A Bahraini administrative court on Sunday ordered the dissolution of the country's largest opposition group, the Shiite al-Wefaq National Islamic Society.
The ruling in Manama comes amid an increasing crackdown on opposition figures in the Sunni-led, Shiite-majority Gulf monarchy, which in 2011 crushed a widescale pro-democracy protest movement.
Al-Wefaq was shut down last month under an emergency court order after the Justice Ministry accused the group of undermining the state, spreading sectarianism and being linked to terrorist activities.
Lawyers for Al-Wefaq said they had not yet decided whether to appeal Sunday's ruling.
They had withdrawn from the case after the judge refused their request to access the party offices to obtain documents they said they needed to mount a defence.
The ruling came a day after authorities said they planned to prosecute Bahrain's top Shiite religious figure, 79-year-old Ayatollah Isa Qassim, for alleged illegal fundraising and money laundering.
Qassim, seen as the spiritual leader of al-Wefaq, was stripped of his citizenship last month, angering supporters who have mounted a sit-in outside his home in a village north of the capital Manama, fearing his deportation or arrest.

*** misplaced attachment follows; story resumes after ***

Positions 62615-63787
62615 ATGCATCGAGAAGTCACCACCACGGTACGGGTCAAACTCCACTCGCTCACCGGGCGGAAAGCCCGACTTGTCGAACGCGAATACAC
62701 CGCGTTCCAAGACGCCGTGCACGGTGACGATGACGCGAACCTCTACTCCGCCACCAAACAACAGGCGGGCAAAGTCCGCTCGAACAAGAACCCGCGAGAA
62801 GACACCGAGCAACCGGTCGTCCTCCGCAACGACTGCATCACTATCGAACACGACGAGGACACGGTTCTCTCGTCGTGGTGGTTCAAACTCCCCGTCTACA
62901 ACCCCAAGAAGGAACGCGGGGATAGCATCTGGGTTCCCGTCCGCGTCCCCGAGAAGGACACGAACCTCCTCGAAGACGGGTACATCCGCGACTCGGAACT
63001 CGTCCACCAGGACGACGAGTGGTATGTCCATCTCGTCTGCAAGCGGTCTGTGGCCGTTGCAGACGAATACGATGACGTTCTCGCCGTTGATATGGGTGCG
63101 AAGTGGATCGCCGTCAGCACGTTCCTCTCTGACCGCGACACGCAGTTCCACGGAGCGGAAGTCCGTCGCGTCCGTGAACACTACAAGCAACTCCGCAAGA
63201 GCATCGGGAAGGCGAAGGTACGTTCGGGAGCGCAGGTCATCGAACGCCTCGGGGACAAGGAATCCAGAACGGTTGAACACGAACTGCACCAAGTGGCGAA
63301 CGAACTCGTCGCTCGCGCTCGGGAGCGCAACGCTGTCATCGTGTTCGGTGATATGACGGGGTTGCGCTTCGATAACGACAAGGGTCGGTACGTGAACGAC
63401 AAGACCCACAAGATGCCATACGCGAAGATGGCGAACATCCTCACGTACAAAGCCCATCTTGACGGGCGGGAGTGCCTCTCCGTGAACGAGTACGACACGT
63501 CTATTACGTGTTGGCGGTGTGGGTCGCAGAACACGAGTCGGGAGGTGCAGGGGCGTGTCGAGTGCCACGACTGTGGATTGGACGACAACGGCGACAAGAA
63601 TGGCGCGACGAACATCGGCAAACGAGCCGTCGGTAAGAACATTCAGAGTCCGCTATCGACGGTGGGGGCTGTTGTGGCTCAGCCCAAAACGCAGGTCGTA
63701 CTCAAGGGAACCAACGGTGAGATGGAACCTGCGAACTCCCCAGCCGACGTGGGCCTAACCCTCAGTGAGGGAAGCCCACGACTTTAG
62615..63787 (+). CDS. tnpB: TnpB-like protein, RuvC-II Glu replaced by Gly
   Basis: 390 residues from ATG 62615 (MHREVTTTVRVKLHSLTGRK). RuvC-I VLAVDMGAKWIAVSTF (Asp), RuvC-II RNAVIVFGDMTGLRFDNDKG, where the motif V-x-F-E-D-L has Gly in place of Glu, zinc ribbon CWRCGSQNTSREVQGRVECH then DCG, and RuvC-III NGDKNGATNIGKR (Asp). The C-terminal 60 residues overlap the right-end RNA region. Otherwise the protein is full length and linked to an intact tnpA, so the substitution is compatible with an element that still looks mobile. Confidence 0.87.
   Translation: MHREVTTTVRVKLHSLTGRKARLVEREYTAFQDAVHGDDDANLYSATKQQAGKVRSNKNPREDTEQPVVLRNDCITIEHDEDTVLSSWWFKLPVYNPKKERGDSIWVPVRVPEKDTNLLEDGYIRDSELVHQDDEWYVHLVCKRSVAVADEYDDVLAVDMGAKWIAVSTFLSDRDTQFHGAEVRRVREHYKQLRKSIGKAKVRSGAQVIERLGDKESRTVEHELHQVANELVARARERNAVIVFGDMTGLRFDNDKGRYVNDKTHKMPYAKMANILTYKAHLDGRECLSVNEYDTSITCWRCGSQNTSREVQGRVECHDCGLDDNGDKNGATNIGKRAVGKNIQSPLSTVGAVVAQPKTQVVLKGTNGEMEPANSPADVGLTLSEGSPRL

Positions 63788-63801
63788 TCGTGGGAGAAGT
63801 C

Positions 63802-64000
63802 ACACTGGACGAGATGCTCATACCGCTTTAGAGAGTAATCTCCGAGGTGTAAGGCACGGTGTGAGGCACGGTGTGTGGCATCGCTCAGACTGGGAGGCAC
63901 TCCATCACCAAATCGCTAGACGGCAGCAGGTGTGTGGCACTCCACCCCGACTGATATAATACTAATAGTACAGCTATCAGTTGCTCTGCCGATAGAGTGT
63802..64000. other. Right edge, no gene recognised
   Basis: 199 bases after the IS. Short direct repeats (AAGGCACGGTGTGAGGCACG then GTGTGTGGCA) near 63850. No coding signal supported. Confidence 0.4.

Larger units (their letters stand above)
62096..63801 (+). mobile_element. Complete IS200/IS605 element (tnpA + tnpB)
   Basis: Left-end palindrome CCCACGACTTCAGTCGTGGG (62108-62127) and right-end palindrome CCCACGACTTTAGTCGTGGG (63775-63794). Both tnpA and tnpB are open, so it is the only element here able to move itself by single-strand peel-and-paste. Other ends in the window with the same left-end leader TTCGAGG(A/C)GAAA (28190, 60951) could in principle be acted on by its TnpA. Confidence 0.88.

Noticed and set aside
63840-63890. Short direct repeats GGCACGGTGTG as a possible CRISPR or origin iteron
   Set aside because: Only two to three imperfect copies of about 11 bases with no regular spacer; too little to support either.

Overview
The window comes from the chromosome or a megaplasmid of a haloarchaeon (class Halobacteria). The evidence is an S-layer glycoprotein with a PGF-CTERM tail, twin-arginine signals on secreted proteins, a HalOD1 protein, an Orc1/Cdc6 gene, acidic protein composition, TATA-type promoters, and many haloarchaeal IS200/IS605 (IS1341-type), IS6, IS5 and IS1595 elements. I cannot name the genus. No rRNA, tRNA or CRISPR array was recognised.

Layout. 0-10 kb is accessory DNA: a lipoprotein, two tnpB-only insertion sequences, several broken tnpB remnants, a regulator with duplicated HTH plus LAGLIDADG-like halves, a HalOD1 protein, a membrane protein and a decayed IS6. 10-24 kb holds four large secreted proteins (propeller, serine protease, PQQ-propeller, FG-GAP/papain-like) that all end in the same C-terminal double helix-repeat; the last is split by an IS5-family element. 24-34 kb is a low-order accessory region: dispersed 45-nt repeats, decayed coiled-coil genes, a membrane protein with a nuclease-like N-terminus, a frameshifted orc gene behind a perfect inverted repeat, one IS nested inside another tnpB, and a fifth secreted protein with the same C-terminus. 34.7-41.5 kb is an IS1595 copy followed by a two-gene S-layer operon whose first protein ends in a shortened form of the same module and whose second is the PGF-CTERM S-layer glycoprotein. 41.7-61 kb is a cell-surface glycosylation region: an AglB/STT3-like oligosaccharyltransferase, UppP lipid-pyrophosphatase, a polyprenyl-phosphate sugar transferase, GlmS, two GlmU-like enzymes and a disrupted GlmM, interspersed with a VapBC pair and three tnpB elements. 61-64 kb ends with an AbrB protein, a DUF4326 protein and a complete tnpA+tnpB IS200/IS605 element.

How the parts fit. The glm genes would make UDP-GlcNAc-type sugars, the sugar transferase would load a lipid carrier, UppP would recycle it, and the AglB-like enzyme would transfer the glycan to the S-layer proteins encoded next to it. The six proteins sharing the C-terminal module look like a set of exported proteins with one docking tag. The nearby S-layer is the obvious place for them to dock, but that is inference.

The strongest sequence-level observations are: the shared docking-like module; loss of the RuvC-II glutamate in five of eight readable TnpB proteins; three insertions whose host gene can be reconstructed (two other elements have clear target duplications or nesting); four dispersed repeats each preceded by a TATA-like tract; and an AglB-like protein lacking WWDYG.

Al-Wefaq's political leader, Sheikh Ali Salman, was sentenced in May to nine years in prison on charges including attempting to overthrow the regime and inciting sectarian hatred.
The accelerating crackdown has led the UN human rights office to call for the release of Bahraini political prisoners, while UN chief Ban Ki-moon has expressed concern over restrictions on the opposition and moves against human rights activists.
The United States "is deeply concerned" by Sunday's court decision, Secretary of State John Kerry said in Washington, calling it "the latest in a series of disconcerting steps in Bahrain."
He noted that the government previously tried to reach out to the opposition, which boycotted parliamentary elections in 2014.
"However, the government's recent steps to suppress nonviolent opposition only undermine Bahrain's cohesion and security, as well as the region's stability," Kerry said. "These actions are inconsistent with US interests and strain our partnership with Bahrain. They also contradict the government's stated commitments to protecting human rights and achieving reconciliation with all of Bahrain's communities."
He called for the government to reverse "these and other recent measures."